High-performance computing transforms research
Tuesday, 30 October, 2012
New super-fast, high-performance computing (HPC) being installed by La Trobe University, RMIT University and the Victorian Partnership for Advanced Computing (VPAC) will revolutionise the computational modelling and simulation technologies available to researchers and their understanding of a number of social and medical complexities.
The new system, named ‘Trifid’, compresses the calculations a human would need over one million years to complete into a single second, enabling researchers to attack larger and more complex computational models and simulations.
At La Trobe University a growing number of leading researchers increasingly depend on high-performance computing, especially in the life sciences, engineering and computing.
“Research at La Trobe is aimed at making a difference in pressing global problems. Linking disciplines and strong researchers will be a key, but these cross-disciplinary approaches often require the latest in computational power to explore the solutions and find the best. So infrastructure like this is a vital component in the La Trobe strategy,” said La Trobe’s Deputy Vice-Chancellor (Research), Professor Tim Brown.
“La Trobe is delighted with this upgrade as it takes our researchers to a new level in their ability to address complex problems through sophisticated computational methods that hitherto would be impractical or impossible,” said Ged Doyle, CIO at La Trobe.
RMIT’s Executive Director of IT Services, Brian Clark, said, “A key goal of the RMIT ICT plan is to support research by providing researchers with the tools that build productivity, and access to more and faster compute resources reduces time to their research results.”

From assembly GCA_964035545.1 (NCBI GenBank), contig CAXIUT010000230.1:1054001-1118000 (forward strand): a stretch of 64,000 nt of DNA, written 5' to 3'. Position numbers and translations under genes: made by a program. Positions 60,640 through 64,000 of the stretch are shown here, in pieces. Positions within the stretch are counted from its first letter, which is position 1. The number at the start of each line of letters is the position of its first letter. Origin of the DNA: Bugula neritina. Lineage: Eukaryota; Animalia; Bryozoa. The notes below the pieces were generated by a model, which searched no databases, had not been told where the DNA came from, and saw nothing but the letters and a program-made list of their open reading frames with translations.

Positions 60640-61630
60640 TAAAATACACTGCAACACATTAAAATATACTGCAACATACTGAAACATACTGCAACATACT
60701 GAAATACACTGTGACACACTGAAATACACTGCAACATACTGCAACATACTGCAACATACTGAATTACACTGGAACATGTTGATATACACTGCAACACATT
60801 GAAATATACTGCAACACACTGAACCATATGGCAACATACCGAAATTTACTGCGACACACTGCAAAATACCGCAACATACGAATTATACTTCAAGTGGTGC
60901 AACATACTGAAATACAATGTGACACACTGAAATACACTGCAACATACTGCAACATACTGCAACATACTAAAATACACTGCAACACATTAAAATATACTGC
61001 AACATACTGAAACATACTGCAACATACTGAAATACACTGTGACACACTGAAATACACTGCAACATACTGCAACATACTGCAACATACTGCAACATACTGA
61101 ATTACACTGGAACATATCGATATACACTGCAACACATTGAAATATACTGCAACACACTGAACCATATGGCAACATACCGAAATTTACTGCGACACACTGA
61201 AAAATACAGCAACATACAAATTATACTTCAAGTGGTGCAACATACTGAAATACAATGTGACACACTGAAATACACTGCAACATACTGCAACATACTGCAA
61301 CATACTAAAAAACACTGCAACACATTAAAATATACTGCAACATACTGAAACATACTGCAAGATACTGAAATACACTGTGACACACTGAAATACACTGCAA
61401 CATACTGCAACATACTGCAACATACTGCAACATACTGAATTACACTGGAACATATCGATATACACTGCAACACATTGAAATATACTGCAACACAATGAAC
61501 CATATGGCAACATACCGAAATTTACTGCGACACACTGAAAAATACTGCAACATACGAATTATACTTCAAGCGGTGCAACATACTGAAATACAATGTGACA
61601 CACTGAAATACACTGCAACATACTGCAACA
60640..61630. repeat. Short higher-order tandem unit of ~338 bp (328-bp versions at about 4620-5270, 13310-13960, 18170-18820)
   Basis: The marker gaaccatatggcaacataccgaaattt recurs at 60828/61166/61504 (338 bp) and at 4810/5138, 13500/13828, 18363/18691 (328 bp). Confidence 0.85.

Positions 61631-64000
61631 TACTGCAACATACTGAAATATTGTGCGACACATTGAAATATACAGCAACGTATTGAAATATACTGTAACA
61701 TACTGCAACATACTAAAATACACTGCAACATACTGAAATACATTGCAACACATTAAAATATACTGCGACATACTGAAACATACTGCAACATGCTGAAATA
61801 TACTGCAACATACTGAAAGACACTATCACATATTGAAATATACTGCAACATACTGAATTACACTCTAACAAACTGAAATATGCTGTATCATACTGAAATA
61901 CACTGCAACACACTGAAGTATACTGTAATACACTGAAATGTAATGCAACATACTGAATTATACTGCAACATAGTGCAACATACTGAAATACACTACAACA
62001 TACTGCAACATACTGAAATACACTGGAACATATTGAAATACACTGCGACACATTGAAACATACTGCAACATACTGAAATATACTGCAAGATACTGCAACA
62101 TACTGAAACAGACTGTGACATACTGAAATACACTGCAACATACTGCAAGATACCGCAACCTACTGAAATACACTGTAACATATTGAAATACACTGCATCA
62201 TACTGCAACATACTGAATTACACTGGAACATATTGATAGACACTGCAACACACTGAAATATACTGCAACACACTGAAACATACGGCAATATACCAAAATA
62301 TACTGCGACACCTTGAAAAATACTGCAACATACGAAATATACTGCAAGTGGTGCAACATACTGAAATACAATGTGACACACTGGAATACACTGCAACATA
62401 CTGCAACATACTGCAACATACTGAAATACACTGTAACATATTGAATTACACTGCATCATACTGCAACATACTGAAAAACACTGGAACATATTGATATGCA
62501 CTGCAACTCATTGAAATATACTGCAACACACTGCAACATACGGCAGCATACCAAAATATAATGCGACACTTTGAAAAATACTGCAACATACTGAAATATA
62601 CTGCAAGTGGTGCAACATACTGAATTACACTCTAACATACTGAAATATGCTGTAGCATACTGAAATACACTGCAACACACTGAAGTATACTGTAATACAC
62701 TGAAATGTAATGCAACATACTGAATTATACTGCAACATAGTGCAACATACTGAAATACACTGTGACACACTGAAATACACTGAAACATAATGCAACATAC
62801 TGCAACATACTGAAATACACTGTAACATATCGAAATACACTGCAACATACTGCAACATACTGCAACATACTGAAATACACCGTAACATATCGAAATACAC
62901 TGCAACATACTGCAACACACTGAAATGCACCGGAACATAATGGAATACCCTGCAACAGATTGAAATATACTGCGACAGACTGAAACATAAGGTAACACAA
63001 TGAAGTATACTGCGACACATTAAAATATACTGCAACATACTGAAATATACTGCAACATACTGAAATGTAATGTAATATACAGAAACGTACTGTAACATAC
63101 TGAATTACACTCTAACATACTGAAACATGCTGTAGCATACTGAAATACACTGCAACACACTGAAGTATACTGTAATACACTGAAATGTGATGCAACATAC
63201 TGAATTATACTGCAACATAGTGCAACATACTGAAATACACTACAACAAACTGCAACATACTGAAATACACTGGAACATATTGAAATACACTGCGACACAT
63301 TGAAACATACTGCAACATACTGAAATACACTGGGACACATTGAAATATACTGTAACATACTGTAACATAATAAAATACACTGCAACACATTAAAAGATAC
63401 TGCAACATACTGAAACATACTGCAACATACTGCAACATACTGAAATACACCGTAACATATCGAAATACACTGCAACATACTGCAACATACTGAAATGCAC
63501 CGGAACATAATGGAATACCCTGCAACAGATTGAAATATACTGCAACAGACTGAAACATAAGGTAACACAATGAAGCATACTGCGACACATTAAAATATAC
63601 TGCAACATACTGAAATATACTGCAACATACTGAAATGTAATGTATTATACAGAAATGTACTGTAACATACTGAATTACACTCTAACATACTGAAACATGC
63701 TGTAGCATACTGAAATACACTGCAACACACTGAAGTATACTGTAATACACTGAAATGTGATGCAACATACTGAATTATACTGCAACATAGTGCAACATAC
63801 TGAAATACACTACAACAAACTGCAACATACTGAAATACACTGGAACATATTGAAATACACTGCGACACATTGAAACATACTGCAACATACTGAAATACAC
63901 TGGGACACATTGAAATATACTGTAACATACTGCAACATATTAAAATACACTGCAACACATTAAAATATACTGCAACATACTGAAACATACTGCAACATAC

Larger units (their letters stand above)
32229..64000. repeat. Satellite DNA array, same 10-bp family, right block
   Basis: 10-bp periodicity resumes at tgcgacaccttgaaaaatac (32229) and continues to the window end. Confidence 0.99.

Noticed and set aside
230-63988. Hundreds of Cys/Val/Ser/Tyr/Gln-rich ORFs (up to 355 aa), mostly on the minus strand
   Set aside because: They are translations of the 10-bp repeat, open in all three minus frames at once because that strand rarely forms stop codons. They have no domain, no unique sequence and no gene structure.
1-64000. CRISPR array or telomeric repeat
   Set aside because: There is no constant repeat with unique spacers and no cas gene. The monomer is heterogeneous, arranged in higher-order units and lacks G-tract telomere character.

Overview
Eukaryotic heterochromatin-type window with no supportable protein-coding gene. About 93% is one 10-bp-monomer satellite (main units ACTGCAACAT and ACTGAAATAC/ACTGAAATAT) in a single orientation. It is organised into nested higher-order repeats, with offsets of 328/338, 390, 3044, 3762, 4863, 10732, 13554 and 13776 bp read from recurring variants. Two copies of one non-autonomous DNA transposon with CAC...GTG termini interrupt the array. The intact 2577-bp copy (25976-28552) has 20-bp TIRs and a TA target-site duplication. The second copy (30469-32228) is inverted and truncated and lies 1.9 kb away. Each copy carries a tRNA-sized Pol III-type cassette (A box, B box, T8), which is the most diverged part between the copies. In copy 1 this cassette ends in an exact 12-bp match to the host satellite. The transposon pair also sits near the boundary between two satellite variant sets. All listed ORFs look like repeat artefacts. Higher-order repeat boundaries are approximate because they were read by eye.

According to RMIT’s eResearch Director, Professor Heinz Schmidt, “Our significant investment in this joint HPC facility will provide our researchers with a ten-fold capability increase that enables them to better understand the nature of proteins and complex materials for next-generation solar cells, more effectively model medical radiation used in cancer treatments and support the breadth of engineering applications.”
The competitive world of research demands access to world-class resources such as high-performance computers, and the difference in delivering results in days rather than weeks can mean the difference between making a globally significant discovery or just verifying others’ outcomes.
Trifid is housed and operated by VPAC, delivering 45.9 TFLOPS (trillions of calculations per second) of performance through 180 nodes of the latest Intel Sandy Bridge Enterprise processors, FDR Infiniband and featuring a 165 TB DDN high-performance storage array.
Dr Ann Borda, CEO at VPAC, stated, “VPAC was established to provide advanced computing services to Victoria’s universities and research institutions ... Trifid is one of the most capable, high-performance systems available in Australia and it will be available to researchers from all of our member institutions.”
Thanks to a computer program developed at Edith Cowan University, plant classification could...
As part of National Science Week, citizen scientists are being asked to help in classifying...
XENON Systems has won a competitive tender to build a bespoke high-performance computer (HPC) for...